My phone buzzes at 3am. I grope for it on the nightstand and squint blearily at the text from a friend’s roommate.
“So, uhh, <Name-ommitted> probably isn’t going tomorrow 🙁 I had to carry him home.”
I roll back over, figuring I’ll deal with it in the morning. Serves me right for trying to plan a backpacking trip on one of the biggest party weekends of the year.
Sure enough, come the morning of July 4th, hangovers claim several of our intended party members. <Name-ommitted> had even thrown up in an Uber. But there are still a few willing to forgo the usual lake parties for purple mountain majesties. We pile into the Squirtlemobile and head to the Salmon La Sac area in the Central Cascades.
At the Tuquala Meadows trailhead, we heft our packs and begin the trek to Robin Lakes. The first four miles along the Deception Pass trail are an easy stroll through lush greenery, past marshy meadows, over several streams, and alongside Hyas Lake.
Shortly after the signed trail offshoot to the right, the path turns steep and rough for a mile, with lots of loose dirt and rocks. We settle in for a rest at Tuck Lake, where we lunch in the shade and swim in the cold water.
The next bit is the most difficult to navigate – returning hikers tell us to hug the shore of the lake, keeping it to our left and the Tuck’s Pot pond to our right. After heading over a log jam, there are plenty of cairns to mark the rest of the way. This section is steep, too, but in a really fun way. We heave ourselves and our packs up and over grippy granite slabs.
The views get better and better as Tuck Lake recedes to a deep blue pool on our left and Hyas Lake makes a reappearance to our right beneath the spires of Cathedral Rock and Mt Daniel. The melt from Daniel’s ridged icefields ribbons down its flanks in dramatic waterfalls, the rushing sound carrying all the way across the intervening distance.
On an exposed ridge, we take another break for some good old fashioned kite flying. A gusty wind sends our cheap kite darting and diving, but eventually it settles down.
Dmitri lets out the entire spool of string and we squint at tiny Spiderman rippling far above. “What if there’s a big gust of wind and I fly away on the kite?” he asks. We laugh at this ridiculous image, then realize it would be pretty irresponsible of us if the kite crashes where we can’t retrieve it. So we reel in Spiderman’s thread and continue on the final push over open granite slopes and down into the Robin Lakes basin.
Our chosen campsite is a slightly muddy patch with the shore of Lower Robin Lake in front of us, steep rocks to the left and right, and stunning mountain views behind. We’ve seen several other people around the lakes, but the area is so big it feels totally secluded.
Sunset sets the rocky slopes around the lake ablaze in alpenglow and turns the distant peak of Rainier a dusky pink. We all relax with our Kindles, breathing in the total silence.
This is my first time celebrating the fourth of July without fireworks, and I’ll admit it makes me a little sad. We try to make up for it as best we can, dining on all-American ballpark franks and Ballast Point grapefruit beer. For dessert, Rob pulls out a bar of Chuao Firecracker chocolate, which explodes with pop rocks and chipotle spice.
With the sun’s warmth finally fading at 10pm, we roll out our sleeping pads, crawl into our sleeping bags, and sing an off-key Star-Spangled Banner as the stars came out. Instead of bombs bursting in air, we have satellites and meteors streaking across the slower-moving backdrop of stars and planets.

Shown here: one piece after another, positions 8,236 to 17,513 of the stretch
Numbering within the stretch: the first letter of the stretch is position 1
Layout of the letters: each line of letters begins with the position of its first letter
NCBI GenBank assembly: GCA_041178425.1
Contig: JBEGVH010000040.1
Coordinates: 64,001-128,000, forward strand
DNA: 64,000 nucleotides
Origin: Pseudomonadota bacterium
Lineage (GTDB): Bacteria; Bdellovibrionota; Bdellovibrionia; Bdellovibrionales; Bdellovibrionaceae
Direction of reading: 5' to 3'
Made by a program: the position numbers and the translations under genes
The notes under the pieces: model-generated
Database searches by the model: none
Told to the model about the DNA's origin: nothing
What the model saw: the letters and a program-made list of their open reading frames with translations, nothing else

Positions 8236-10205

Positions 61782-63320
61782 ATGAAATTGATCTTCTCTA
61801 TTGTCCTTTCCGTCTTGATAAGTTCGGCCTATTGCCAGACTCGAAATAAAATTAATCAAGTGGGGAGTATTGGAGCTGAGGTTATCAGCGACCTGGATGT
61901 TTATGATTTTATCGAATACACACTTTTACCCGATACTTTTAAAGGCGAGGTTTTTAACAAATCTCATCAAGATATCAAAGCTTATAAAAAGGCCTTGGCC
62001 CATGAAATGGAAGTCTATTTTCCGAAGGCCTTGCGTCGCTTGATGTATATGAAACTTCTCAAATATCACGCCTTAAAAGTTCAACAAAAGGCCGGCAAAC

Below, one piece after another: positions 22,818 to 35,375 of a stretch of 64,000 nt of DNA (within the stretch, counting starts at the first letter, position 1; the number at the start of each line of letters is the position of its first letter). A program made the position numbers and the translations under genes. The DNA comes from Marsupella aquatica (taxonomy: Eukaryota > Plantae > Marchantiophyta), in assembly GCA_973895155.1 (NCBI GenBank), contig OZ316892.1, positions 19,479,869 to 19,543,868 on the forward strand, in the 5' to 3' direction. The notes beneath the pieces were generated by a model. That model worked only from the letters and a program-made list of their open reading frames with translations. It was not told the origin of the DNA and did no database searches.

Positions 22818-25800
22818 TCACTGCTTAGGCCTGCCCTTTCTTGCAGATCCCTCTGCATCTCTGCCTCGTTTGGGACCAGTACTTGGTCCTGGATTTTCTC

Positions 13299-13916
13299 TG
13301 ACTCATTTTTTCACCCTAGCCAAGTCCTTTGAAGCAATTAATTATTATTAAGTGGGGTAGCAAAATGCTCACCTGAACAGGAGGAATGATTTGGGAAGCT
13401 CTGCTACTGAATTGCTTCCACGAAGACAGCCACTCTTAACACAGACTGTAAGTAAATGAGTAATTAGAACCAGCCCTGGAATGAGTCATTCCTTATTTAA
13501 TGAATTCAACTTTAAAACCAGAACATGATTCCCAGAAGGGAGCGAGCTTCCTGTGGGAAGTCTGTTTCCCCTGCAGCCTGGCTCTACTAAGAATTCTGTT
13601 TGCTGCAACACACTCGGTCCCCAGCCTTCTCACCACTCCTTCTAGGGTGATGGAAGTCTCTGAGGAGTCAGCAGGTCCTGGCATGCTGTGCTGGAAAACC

It’s difficult to fall into a deep sleep, what with the whine of mosquitoes, the occasional thunder of goat hooves, and the intense glare of moonbeams, but you can’t beat sleeping out in the open for feeling close to nature.
The predawn light wakes me before 5am, so I get up to relieve myself and walk around. I almost run smack dab into a mountain goat. “Hello there,” I mutter, and try to leave, but it follows me back to camp. I stumble backward into our dirt circle, rousing my group with a nervous chant of, “Guys, guys, guys…” The goat walks past with only a curious glance, but this is just the beginning.
I’ve had several close encounters with mountain goats before and heard all the warnings – they are crazy for salty human urine and can become aggressive. We discussed how to deal with them, but in our laziness hadn’t gone far enough away to pee, just down into a little dell behind the camp.
The goats hone in with a zealous thirst. Watching a goat rub its face in my urine somewhat tarnishes the majesty of nature. Their crazed bleats must be some goat gossip system, because more show up by the minute.
At first, we are vigilant about guarding camp. We shout at the goats, wave around trekking poles, and keep rocks close at hand. The older goats are their usual cantankerous selves, unexpectedly charging at one another, huffing with anger, and slashing at bushes with their horns. It’s terrifying to imagine that quick temper turned on us. The babies, on the other hand, are heart-wrenchingly adorable as they bounce around, fall over one another, and make strange shrill sounds.
We’re soon overwhelmed by their numbers, upwards of twenty at any one time, and concede our territory. It’s a goat’s world after all.
Thankfully, the worst they do is stare at us, probably hoping we’d be overcome by the urge to pee.
The hike down is tough on the skeletal system, but an inspiring reminder of all that we had accomplished the day before. We talk with an elderly couple hiking with their pugs who have been volunteer rangers in the area for 22 years, and I can understand the lasting appeal. This American gem is worth every step.
- Tuck and Robin Lakes Trail Guide
16 miles round trip, 2900 ft gain.